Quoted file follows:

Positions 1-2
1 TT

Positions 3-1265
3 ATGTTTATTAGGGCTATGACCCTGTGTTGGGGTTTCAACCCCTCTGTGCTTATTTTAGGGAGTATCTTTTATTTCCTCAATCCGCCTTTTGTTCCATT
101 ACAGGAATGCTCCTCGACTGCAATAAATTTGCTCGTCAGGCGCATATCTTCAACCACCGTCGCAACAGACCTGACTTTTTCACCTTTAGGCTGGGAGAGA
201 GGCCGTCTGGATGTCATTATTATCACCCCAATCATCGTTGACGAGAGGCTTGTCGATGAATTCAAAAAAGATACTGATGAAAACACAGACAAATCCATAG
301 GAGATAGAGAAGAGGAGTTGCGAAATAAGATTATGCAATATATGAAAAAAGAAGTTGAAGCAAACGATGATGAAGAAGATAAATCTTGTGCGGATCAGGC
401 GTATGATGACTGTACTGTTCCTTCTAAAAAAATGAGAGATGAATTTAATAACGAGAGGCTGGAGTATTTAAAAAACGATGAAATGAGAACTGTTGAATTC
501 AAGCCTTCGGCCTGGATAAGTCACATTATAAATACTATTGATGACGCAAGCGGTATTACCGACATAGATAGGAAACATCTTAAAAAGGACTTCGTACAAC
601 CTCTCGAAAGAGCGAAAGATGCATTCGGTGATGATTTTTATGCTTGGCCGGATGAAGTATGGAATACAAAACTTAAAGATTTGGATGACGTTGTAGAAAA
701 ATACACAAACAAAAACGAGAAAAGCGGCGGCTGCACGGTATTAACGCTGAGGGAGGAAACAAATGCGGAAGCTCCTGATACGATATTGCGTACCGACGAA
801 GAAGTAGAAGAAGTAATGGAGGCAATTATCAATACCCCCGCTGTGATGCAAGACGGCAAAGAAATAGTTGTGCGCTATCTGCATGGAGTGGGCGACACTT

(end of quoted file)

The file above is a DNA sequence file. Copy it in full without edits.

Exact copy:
Positions 1-2
1 TT

Positions 3-1265
3 ATGTTTATTAGGGCTATGACCCTGTGTTGGGGTTTCAACCCCTCTGTGCTTATTTTAGGGAGTATCTTTTATTTCCTCAATCCGCCTTTTGTTCCATT
101 ACAGGAATGCTCCTCGACTGCAATAAATTTGCTCGTCAGGCGCATATCTTCAACCACCGTCGCAACAGACCTGACTTTTTCACCTTTAGGCTGGGAGAGA
201 GGCCGTCTGGATGTCATTATTATCACCCCAATCATCGTTGACGAGAGGCTTGTCGATGAATTCAAAAAAGATACTGATGAAAACACAGACAAATCCATAG
301 GAGATAGAGAAGAGGAGTTGCGAAATAAGATTATGCAATATATGAAAAAAGAAGTTGAAGCAAACGATGATGAAGAAGATAAATCTTGTGCGGATCAGGC
401 GTATGATGACTGTACTGTTCCTTCTAAAAAAATGAGAGATGAATTTAATAACGAGAGGCTGGAGTATTTAAAAAACGATGAAATGAGAACTGTTGAATTC
501 AAGCCTTCGGCCTGGATAAGTCACATTATAAATACTATTGATGACGCAAGCGGTATTACCGACATAGATAGGAAACATCTTAAAAAGGACTTCGTACAAC
601 CTCTCGAAAGAGCGAAAGATGCATTCGGTGATGATTTTTATGCTTGGCCGGATGAAGTATGGAATACAAAACTTAAAGATTTGGATGACGTTGTAGAAAA
701 ATACACAAACAAAAACGAGAAAAGCGGCGGCTGCACGGTATTAACGCTGAGGGAGGAAACAAATGCGGAAGCTCCTGATACGATATTGCGTACCGACGAA
801 GAAGTAGAAGAAGTAATGGAGGCAATTATCAATACCCCCGCTGTGATGCAAGACGGCAAAGAAATAGTTGTGCGCTATCTGCATGGAGTGGGCGACACTT